Between 1934 and 1937, Kenneth Armitage studied at Leeds College of Art, before going on to the Slade School of Fine Art in London from 1937 until the onset of World War II in 1939. After the war, he was head of the sculpture department at Bath Academy of Art in Corsham, Wiltshire, from 1945 to 1956. He was a member of the London Group from 1953. He was selected to execute the war memorial in Krefeld, was made a CBE in 1969 and was elected to the Royal Academy in 1994. He died in London in 2002.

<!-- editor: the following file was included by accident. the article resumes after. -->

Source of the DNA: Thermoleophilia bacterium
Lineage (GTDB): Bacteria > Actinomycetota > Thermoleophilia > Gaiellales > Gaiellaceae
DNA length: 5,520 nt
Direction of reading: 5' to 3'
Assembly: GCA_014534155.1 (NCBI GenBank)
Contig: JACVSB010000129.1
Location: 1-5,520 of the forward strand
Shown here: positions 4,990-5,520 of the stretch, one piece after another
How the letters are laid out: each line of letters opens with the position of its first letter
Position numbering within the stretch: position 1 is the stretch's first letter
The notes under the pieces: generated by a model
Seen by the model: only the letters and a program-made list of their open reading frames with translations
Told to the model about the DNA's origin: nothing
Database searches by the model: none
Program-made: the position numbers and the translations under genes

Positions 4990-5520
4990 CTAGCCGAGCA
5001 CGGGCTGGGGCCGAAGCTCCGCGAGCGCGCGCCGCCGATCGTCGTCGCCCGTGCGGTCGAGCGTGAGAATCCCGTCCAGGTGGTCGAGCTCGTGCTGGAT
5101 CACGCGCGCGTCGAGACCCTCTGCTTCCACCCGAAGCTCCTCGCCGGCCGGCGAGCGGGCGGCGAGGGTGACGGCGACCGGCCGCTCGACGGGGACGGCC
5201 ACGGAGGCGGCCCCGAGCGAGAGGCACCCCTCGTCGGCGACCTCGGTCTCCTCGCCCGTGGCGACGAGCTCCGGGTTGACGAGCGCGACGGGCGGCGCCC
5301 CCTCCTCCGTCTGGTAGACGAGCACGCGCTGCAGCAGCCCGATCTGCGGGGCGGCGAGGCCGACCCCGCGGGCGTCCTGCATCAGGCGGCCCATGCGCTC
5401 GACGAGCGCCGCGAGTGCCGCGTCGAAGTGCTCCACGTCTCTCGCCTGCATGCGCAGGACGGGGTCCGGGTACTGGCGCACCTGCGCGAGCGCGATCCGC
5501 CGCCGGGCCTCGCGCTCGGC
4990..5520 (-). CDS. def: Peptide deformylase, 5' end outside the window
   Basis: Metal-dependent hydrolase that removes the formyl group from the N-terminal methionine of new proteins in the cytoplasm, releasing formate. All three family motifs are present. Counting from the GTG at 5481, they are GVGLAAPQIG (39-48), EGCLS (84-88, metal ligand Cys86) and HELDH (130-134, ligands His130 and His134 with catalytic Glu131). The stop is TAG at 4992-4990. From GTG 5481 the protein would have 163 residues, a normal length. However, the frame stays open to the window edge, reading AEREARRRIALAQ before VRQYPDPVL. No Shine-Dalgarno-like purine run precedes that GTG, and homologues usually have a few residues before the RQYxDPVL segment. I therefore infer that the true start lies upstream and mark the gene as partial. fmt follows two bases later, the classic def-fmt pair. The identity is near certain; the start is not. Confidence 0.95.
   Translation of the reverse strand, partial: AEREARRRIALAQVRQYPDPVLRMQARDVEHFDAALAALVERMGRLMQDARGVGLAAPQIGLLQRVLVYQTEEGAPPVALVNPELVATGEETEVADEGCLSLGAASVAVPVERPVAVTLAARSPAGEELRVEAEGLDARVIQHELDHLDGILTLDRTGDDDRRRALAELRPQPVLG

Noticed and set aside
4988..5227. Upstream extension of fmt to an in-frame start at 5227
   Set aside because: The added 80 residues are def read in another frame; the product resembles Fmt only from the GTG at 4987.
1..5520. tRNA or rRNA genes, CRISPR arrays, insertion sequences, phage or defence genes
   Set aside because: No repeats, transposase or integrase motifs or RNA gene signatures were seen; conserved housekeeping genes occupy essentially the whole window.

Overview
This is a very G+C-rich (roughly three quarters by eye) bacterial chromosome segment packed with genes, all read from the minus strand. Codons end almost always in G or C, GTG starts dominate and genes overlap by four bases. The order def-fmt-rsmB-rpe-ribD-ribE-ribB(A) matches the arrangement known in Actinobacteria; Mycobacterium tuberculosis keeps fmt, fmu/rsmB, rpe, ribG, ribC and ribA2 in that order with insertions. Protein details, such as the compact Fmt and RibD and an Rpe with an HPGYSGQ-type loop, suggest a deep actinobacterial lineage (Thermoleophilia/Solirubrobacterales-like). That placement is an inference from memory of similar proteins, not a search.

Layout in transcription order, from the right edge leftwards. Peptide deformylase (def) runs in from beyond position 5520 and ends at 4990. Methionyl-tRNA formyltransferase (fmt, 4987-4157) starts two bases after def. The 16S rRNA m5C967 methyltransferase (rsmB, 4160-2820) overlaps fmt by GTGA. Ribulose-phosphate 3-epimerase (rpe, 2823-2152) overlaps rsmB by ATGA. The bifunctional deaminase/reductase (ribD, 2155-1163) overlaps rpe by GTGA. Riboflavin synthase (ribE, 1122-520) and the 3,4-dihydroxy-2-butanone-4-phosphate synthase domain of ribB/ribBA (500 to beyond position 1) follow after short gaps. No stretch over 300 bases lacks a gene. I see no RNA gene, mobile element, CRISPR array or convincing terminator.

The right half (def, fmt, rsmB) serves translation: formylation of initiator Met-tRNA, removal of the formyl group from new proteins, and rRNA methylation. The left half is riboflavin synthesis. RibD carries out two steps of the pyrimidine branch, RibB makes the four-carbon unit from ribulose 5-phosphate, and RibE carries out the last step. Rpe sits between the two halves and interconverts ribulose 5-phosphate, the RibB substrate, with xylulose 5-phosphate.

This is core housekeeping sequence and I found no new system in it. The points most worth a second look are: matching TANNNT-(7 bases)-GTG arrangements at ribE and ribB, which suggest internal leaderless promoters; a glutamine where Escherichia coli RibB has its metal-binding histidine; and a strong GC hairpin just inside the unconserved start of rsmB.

Together with his contemporaries, Reg Butler, Eduardo Paolozzi and Lynn Chadwick, Armitage played an important part in the revival of a more expressionistic, post-war British sculpture coming to prominence at the Venice Beinnale in 1952. Armitage modelled subjects first in clay or plaster before going on to cast them in bronze. Apart from a few sculptures from his early days that are linked with abstraction, he subsequently continued to be concerned with the representation of the human form, not as separate individuals, but rather as a grouped whole, as in People in the Wind and Family Going for a Walk, of 1951. From 1952, these entities frequently dispersed into fragmentary elements breaking free: details such as sketched heads, arms, legs and breasts sprout out from the collective. Towards the end of his career, Armitage turned from the human figure to nature, sculpting and drawing the oak trees in Richmond Park.